Top: Lane Bryant, belt: Re/Dress, capris: Target, skirt: eBay a million years ago, sandals: Clark’s, glitter bow: Crown & Glory, necklace: Kuma Crafts, cupcake hairclip worn as pin: Sick for Cute, earrings: the Brookline Booksmith (yes, it’s a bookstore that also sells tchotchkes and accessories!), spike wristband: Hot Topic, beaded bracelet: homemade, sunglasses: Sweet & Lovely, tote bag: Borders


5 thoughts on “This is what a deep economy looks like: Cupcake Camp Boston (plus OOTD)

  1. What a fun-sounding event! Wish I could’ve been there!

    Yeah, I’m not entirely sure what “deep economy” means having neither read that book nor researched the topic elsewhere, but based on what you’ve shared here alone, I think that Somerville as a whole is a great example. I can think of other places I’ve lived that have at least little pockets of economies based around community like this (Providence, pretty much all of Vermont, Asheville), and I hear good things about the cities and small towns in the Pacific Northwest as well. It can be easy to feel overwhelmed and scared, and to forget about these things, but so much of our world is already sustainable or at least heading there. There exist ecovillages for instance, which are pretty much the definition of sustainability.

    Where you run into real problems are in areas with lots of suburban sprawl (like much of Florida, New Jersey, most of Rhode Island aside from Providence and the cute little beach towns, etc), where things are too spread out to get places by bike or foot and there’s no public transit, and people are too disconnected from their community to want to make a difference in it. For people to help out, they need to be motivated to; they need to see the results of their actions, they need to be engaged in their communities and feel excited about them. Most suburbs can be toxic environments in that they disconnect you from the larger world, from the results of your actions. People exist in little bubbles in their yards, houses, and cars.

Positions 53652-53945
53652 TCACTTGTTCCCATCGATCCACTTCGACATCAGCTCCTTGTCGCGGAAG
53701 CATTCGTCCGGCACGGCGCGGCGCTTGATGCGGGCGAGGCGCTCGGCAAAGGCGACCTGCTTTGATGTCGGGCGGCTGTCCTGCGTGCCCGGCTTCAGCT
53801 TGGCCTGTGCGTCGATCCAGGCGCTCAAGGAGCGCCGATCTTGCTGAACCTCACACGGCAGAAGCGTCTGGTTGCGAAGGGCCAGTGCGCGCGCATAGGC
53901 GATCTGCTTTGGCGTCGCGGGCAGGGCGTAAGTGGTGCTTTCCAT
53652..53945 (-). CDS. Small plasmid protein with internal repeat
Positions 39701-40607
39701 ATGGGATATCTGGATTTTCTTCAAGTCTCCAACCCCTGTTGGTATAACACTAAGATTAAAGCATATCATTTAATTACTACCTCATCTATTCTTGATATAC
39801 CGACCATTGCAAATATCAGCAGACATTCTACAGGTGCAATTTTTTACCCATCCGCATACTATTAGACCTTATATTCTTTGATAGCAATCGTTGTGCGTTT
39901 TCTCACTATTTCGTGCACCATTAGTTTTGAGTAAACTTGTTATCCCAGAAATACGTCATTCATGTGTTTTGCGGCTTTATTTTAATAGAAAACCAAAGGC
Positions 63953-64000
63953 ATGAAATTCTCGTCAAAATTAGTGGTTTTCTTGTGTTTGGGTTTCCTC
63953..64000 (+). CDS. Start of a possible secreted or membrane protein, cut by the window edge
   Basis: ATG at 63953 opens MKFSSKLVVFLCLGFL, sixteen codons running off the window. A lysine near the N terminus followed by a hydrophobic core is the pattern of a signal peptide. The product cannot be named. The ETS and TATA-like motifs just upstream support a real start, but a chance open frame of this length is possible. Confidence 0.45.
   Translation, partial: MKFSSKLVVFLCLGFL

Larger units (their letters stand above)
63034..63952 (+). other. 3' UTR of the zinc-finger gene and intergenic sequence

Fortunately though, not everywhere is like this, and people are starting to realize the toxicity of these sorts of environments (both for human emotional and physical well-being, and for the environment). Officials are putting in bike paths and bus systems in suburbs, which used to be unheard of. Community centers are popping up. People are throwing events like Cupcake Camp. It may take a longer time for some places than others to reach where they need to be, but things are happening everywhere, and this gives me hope.

  2. Pingback: OOTD: The biggest bow ever | Tutus And Tiny Hats

  3. Pingback: 10 ways people could make a living in a green economy | Tutus And Tiny Hats

  4. Pingback: OOTD: 100% Big Thrifty goodness | Tutus And Tiny Hats

Leave a Reply

Fill in your details below or click an icon to log in: Logo

You are commenting using your account. Log Out /  Change )

Twitter picture

You are commenting using your Twitter account. Log Out /  Change )

Facebook photo

You are commenting using your Facebook account. Log Out /  Change )

Connecting to %s